While that headline may be true, I’ll get into why it’s an unfair spin soon enough.
First, Reuters has their dreary spin on a Harris Interactive poll:
Only 22 percent of people responding to the poll said they read blogs regularly, meaning several times a month or more, according to the survey conducted by Harris Interactive. […]
Despite the attention blogs can get, the poll said 56 percent of Americans say they never read blogs that discuss politics. Another 23 percent read them several times a year, the survey showed.
While blogs are largely considered the realm of young people who are most Internet-savvy, only 19 percent of people ages 18 to 31, and 17 percent of those ages 32 to 43, regularly read a political blog, the poll said.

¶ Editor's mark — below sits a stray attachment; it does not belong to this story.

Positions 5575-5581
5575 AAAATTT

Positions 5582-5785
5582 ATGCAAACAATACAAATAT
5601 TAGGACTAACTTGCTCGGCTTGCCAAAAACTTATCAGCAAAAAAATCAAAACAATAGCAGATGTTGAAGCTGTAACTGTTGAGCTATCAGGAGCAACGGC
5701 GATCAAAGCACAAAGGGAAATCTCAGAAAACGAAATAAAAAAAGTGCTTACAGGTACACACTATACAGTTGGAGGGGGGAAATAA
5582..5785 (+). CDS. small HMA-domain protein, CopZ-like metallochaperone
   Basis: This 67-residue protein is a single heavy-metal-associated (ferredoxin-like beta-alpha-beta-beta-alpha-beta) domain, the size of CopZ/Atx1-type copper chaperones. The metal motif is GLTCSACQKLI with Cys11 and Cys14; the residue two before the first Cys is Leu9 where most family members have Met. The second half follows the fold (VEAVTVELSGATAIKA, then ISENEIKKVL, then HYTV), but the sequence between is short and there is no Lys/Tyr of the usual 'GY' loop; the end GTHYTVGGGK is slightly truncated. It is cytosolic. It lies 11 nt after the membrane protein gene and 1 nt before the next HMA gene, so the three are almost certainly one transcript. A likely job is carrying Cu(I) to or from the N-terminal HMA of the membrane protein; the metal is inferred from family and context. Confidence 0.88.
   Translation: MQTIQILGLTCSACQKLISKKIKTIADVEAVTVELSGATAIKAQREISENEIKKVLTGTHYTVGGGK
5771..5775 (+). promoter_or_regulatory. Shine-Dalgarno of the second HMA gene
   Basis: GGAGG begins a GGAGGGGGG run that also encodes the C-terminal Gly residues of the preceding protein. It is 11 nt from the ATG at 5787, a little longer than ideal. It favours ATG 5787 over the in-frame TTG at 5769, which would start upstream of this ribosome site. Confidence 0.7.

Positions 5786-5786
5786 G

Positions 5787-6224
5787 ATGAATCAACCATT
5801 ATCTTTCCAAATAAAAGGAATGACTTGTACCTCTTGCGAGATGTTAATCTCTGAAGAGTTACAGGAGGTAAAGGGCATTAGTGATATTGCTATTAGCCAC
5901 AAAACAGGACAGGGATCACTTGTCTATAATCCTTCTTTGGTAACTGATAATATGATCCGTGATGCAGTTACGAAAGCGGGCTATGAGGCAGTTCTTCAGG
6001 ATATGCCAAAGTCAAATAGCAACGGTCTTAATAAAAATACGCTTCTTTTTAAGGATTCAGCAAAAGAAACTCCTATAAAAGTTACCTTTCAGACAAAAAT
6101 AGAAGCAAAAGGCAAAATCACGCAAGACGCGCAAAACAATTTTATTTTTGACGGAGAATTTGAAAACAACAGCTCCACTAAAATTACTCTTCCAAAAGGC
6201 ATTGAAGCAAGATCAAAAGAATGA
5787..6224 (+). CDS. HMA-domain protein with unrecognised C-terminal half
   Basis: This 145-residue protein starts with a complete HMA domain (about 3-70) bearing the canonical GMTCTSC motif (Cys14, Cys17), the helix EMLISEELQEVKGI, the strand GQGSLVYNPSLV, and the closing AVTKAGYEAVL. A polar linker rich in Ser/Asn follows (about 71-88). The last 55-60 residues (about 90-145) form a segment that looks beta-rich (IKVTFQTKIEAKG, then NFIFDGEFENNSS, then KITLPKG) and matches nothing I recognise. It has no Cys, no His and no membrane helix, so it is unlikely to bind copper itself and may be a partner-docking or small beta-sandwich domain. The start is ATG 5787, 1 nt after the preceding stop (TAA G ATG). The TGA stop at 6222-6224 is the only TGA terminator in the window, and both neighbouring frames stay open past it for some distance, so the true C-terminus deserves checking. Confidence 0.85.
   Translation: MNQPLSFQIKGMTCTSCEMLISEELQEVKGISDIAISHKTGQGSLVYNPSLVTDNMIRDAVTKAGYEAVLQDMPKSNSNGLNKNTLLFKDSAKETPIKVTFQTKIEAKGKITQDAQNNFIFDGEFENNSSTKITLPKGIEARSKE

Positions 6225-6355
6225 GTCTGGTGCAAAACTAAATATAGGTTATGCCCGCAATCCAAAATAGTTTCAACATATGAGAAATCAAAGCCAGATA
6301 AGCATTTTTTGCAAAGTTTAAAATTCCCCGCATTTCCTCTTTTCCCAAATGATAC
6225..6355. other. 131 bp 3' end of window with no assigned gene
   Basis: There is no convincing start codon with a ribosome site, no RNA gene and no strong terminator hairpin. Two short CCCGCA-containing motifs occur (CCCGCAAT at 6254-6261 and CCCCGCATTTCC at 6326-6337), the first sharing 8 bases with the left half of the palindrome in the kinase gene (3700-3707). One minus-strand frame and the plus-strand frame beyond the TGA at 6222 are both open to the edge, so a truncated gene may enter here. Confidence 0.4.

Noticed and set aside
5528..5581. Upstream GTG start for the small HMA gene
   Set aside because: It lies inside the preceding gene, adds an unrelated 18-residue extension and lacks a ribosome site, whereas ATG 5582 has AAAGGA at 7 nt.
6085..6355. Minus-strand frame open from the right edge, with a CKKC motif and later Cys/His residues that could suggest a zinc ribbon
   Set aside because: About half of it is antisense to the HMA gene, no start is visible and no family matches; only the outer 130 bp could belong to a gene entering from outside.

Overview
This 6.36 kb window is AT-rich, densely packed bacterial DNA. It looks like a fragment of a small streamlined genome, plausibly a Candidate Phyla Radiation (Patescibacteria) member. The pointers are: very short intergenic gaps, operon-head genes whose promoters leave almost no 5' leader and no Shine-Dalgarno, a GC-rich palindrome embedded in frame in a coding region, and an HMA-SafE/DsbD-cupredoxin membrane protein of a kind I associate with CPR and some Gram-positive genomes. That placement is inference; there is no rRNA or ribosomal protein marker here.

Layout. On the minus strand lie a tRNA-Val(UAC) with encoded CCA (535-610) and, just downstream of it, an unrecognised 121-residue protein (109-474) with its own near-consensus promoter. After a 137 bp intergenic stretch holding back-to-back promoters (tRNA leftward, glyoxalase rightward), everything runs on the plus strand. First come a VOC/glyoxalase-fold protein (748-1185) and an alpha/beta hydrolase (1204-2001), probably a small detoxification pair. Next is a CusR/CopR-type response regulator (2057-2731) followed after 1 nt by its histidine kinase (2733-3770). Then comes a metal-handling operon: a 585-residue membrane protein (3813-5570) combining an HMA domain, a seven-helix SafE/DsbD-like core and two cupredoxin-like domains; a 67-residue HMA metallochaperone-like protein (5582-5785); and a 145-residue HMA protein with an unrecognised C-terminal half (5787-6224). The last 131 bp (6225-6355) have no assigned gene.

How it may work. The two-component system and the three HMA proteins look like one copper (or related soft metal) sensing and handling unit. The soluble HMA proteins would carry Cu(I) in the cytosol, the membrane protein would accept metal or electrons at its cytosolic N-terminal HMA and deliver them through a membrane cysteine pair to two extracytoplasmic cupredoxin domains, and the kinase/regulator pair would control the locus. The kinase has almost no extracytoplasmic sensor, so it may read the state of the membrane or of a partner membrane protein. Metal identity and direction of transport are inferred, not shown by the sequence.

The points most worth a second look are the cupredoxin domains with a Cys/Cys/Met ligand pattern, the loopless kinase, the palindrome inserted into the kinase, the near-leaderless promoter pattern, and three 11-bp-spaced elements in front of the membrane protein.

So who is reading them?
The generation most likely to read such blogs are those age 63 or older, 26 percent of whom said they do so. Also, 23 percent of those ages 44 to 62 read them, the poll said.
Hey Google, maybe you should automagically place some AARP ads on the site…
Okay, here’s the thing…I actually think the poll reveals that there are A LOT of people reading political blogs. Seriously.
Time for some quick math. The American population is roughly 300 million people. About 73% of that group is over the age of 20, which roughly translates into 219 million people. Now, it’s obvious people younger than 20 read blogs (as the survey shows), but I’m still going to work with that 216M number. So I’ll take 22% of 219M, which gives me approximately 48 million people. If that’s the number of people reading blogs a few times a month, well, that’s a pretty big number, don’t you think?
So instead of a headline that reads, “Poll: Most Americans don’t read political blogs,” it should probably read, “Poll: 48 million Americans read political blogs regularly.”
But hey, somebody check my math on this. I could very well be wrong.
Where’s Patrick Ruffini when you need him?